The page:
A Navy veteran, who spent years living in Mexico, finally returned to his home in Texas and became a U.S. citizen. The veteran had been deported twice after being arrested while driving while under the influence.
The journey for Frank De La Cruz to return home has been a long one. De La Cruz didn’t even realize he wasn’t an American citizen until the country deported him the first time. He had been born in Ciudad Juárez, Mexico. His family had legally migrated to El Paso, Texas when De La Cruz was six.
De La Cruz spent most of his childhood there. When he graduated high school, he enlisted in the U.S. Navy and served a tour in the Persian Gulf War in the 1990s. After serving, he returned to El Paso and joined the Army National Guard. He also worked part time at the VA and as a refrigeration technician.
During his time in the war, De La Cruz told the Texas Tribune he developed a drinking problem that plagued him when he returned to civilian life. In 1998, police arrested him for a DWI. The U.S. government deported him to Ciudad Juárez.
“I never realized I could get deported. ‘S–t, I was in the military — they can’t deport me.’ That was my thinking,'” he said.
The Navy veteran crossed the border illegally to see his sick mother.
De La Cruz lived seven years in Juárez. In 2005, he crossed the border illegally with help from a smuggler to see his sick mother. He lived in Texas illegally for five years, but authorities deported him again in 2010 after another DWI. His wife and children lived with him there for five years. But they left due to cartel violence.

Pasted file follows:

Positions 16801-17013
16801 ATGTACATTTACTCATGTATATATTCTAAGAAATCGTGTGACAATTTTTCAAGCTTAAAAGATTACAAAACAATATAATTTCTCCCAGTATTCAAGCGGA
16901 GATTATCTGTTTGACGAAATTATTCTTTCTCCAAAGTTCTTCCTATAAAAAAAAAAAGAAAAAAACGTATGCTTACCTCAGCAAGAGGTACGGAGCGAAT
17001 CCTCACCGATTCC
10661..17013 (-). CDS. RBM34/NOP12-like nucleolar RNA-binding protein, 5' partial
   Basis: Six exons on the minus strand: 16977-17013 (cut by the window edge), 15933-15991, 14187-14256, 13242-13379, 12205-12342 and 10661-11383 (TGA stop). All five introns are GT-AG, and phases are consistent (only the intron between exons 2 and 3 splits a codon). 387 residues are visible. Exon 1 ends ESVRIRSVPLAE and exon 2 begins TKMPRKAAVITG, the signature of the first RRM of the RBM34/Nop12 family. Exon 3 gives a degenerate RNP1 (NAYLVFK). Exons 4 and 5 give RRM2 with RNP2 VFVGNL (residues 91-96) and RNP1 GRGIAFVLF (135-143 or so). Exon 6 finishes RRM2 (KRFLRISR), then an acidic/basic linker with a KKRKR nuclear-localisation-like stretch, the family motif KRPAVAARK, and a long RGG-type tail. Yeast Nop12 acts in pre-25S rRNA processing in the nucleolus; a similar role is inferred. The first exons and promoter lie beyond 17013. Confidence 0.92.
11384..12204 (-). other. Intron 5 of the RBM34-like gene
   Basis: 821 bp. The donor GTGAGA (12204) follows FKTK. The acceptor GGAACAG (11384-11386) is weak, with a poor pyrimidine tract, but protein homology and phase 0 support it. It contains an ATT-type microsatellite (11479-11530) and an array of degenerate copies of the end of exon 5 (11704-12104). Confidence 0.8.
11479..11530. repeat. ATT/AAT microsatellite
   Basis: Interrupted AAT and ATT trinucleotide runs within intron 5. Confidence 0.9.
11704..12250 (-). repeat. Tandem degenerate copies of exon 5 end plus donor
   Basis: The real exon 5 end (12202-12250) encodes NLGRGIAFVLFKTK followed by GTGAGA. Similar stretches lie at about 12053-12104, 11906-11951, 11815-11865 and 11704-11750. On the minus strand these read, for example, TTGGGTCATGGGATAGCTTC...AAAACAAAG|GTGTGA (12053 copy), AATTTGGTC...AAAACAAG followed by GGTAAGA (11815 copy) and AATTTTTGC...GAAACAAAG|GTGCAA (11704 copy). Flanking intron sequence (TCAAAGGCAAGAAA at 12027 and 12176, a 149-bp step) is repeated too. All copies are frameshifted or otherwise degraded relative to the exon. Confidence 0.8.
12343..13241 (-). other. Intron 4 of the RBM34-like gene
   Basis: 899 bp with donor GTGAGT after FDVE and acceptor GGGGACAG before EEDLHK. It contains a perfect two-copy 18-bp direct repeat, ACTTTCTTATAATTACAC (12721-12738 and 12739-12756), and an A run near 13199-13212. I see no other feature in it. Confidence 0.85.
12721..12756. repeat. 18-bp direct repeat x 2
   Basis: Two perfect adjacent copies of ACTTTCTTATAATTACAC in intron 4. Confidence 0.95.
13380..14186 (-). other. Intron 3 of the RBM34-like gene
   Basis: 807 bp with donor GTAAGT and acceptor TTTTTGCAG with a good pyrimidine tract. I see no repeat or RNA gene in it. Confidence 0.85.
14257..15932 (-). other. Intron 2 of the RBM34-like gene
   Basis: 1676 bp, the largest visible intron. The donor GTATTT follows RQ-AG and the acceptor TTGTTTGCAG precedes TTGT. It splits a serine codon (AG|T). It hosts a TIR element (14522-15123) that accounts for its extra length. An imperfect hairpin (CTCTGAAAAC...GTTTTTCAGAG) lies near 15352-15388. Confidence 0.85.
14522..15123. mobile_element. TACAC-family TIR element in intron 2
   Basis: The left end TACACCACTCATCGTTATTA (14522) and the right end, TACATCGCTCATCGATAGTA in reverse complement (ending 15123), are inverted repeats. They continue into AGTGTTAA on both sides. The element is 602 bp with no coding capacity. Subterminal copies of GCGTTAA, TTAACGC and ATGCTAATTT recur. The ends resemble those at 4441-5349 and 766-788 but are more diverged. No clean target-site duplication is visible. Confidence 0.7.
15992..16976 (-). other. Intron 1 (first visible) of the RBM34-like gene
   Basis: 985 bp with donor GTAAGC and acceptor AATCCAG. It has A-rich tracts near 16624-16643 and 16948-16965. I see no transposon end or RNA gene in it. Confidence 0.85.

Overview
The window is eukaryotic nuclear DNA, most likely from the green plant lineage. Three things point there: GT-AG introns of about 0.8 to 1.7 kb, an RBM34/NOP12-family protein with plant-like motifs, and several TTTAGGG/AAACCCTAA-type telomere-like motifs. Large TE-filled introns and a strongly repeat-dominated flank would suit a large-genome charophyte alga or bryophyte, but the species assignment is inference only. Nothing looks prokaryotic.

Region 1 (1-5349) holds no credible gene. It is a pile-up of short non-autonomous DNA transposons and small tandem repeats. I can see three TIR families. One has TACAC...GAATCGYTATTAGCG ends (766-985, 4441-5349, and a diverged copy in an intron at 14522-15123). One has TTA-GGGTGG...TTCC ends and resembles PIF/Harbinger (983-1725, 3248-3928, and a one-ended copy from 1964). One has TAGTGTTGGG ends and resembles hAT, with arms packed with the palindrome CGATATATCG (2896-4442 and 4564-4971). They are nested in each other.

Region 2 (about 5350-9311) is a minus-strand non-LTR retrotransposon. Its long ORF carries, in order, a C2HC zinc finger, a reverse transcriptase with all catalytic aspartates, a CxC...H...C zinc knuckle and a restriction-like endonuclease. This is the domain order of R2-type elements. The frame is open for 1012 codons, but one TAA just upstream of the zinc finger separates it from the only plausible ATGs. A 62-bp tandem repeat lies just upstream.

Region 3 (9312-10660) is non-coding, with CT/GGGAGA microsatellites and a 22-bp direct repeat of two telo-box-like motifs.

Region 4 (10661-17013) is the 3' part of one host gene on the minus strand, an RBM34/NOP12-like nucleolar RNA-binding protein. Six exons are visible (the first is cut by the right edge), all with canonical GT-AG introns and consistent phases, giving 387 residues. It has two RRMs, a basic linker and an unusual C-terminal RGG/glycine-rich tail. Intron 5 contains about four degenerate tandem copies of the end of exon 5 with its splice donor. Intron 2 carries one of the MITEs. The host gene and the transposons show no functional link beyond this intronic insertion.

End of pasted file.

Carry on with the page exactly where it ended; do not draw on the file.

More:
“My family didn’t want to go to Juárez [to visit] anymore because of the crime,” he said. “I was like a hobbit. I’d go to work and then come home and stay inside.”
With the help of an American Civil Liberties Union attorney, De La Cruz filed for citizenship application in 2016. A Supreme Court ruling in 2004 helped his case. In Leocal v. Ashcroft, DWI were taken off the list of crimes that blocked deported immigrants from naturalization.
On Sept. 9, the United States allowed De La Cruz back into the country and welcomed him as a U.S. citizen.
Da La Cruz is in a small percentage of deported veterans the U.S. has allowed to return to the country. According to The Washington Post, more than 2,000 deported veterans live currently abroad. That number may be higher. Deportable offenses range from entering the country illegally or overstaying a visa to aggravated felonies.
“Despite everything that I went through, it was heartbreaking, but I would [serve] all over again,” De La Cruz said. “You know why? My family is American.”
[H/T: Texas Tribune]